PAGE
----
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MBABANE – The Eswatini High Commissioner to South Africa Dumsile Sukati faces a union backlash after the commission terminated the contract of a driver who exposed her to the PAC.

The driver of the foreign office, Patrick Rambau, made damning allegations against the high commissioner when he was skyped by the Public Accounts Committee (PAC) in August last year. 

This was when the PAC was probing incidents that led to a government vehicle being involved in an accident in SA, resulting in high costs of repairs. 

Rambau, an official chauffeur of the high commissioner told the PAC that he was not driving the vehicle when it was involved in the accident, despite that diplomatic regulations state that the high commissioner must be chauffeured.

Allegations have been made that Rambau’s submission to the PAC is responsible for the termination of his work contract.

In the latest developments, the Union for the Local Employees in Missions Accredited to South Africa (ULEMASA) has written a letter to the high commissioner, giving her a seven day ultimatum to reinstate Rambau or face industrial action.

It said Rambau was a locally Recruited Personnel (LRP), which means he has to be dealt with according to the laws of the land in which he was recruited.

“We address this letter to you after our member has been victimised and demoted for testifying before the PAC committee. Recently, our member received a letter of dismissal effective October 31, 2020, and this is of consequence of the revelations made before the PAC and testifying about the true events of what happened preceding the accident and post (sic).”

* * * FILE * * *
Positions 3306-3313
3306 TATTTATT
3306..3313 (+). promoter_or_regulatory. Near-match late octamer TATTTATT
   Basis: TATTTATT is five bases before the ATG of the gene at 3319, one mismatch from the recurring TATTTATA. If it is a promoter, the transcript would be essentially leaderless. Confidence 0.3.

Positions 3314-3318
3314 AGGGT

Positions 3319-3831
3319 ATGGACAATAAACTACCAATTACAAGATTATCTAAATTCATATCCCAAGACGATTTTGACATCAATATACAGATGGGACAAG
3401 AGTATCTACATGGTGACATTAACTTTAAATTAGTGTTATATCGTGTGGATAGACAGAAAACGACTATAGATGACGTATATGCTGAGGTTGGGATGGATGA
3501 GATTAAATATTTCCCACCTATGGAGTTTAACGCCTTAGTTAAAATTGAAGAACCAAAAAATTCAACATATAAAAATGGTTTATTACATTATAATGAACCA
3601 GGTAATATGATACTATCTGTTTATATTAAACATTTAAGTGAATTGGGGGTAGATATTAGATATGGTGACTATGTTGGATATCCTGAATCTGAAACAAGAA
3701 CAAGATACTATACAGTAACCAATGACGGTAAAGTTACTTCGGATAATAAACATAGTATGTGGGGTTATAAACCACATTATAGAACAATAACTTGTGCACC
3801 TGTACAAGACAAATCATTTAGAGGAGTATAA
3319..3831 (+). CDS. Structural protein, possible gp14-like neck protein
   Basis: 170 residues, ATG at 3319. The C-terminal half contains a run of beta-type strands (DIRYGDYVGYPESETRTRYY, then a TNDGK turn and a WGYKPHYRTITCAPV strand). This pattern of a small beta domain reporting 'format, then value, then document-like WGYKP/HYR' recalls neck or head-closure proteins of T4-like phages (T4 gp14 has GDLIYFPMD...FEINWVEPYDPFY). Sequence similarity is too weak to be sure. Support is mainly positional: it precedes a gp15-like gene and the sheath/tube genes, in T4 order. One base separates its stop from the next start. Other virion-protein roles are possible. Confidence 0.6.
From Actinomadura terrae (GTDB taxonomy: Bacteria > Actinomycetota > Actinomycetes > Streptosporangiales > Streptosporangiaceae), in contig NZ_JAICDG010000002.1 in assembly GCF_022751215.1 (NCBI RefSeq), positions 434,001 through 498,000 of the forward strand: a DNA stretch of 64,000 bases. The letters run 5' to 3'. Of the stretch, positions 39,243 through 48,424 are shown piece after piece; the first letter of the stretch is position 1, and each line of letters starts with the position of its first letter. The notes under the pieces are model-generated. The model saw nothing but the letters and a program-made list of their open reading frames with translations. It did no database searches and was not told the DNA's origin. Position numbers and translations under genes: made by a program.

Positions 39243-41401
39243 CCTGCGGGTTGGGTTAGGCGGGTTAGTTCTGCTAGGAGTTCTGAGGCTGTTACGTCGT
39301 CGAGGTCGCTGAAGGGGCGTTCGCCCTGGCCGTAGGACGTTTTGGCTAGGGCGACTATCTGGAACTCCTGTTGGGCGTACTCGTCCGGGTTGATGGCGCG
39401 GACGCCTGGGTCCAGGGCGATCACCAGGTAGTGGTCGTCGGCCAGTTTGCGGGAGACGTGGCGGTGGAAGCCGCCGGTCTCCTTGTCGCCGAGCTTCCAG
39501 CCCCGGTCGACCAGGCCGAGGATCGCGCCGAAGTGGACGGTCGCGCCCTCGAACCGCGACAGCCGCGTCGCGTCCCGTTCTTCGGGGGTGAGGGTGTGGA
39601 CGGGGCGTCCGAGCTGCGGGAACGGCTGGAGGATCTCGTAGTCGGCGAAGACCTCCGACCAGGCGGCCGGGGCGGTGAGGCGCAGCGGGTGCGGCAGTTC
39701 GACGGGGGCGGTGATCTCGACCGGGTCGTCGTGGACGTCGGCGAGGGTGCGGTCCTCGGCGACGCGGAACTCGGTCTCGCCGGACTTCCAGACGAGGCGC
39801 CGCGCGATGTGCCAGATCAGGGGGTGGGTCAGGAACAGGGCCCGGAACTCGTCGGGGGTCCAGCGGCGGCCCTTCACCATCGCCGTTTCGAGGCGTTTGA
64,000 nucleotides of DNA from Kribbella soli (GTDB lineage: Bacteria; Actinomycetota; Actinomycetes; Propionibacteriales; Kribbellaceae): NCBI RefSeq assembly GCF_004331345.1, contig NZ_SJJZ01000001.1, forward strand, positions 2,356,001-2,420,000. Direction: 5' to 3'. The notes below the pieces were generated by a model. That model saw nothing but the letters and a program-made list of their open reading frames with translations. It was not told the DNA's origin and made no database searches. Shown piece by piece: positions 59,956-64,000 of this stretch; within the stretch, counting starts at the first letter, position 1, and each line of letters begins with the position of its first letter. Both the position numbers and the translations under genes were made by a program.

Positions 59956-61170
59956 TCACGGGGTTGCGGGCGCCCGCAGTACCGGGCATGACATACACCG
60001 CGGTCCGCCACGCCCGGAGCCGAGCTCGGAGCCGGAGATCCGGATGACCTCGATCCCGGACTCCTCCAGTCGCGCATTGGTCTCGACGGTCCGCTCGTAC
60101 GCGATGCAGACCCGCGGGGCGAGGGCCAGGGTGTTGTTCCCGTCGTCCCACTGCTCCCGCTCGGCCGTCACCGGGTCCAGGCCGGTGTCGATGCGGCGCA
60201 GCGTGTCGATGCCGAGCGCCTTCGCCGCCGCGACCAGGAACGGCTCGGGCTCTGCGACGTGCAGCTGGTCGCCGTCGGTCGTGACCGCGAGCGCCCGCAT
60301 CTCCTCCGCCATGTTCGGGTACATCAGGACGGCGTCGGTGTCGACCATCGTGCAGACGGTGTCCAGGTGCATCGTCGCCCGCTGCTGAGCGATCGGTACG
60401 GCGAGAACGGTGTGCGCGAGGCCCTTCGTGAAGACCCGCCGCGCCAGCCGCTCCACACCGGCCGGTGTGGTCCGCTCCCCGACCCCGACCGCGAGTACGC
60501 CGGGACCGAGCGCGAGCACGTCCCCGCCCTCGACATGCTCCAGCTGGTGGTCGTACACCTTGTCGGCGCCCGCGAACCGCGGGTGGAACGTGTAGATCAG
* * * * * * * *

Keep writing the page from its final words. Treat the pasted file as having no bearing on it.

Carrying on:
The union further affirmed that Rambau, whom they addressed as an accused person in this matter, was not on the scene of the accident.

“Mr Rambau was instructed to drive Sukati to Eswatini and back to Pretoria as per the arrangement. On December 22, 2017, Sukati drove herself to Eswatini and returned January 10, 2018 where she got involved in an accident. When the accident occurred, Rambau was not driving the car..,” the union stated.

The union’s statement was in harmony with that made by Rambau when he appeared before the PAC. The union further put the PAC into perspective about the possibility that diplomatic laws were flouted in the case of Rambau’s termination of his working contract.


“The employment relationship between the Embassy and our member is governed by South African law as the ‘lex loci contractus’ (the law of the place where the employment contract has been concluded). As such, and in line with the international law obligation imposed by Article 41.1 of the Vienna Convention on Diplomatic Relations of 1961 (the convention) on all diplomats, the Embassy is obliged to respect the laws and regulations of the Republic of South Africa as the receiving state.”

They emphasised that this international convention had a bearing on South Africa in terms of the Diplomatic Immunities and Privileges Act of 2001.

They then unequivocally stated that the High Commissioner had an obligation to respect South African laws including Section 23 of the South African Constitution, which guarantees Rambau the right to fair labour practices. Also cited in this case is the Labour Relations Act of 1995 which regulates an employee’s employment rights.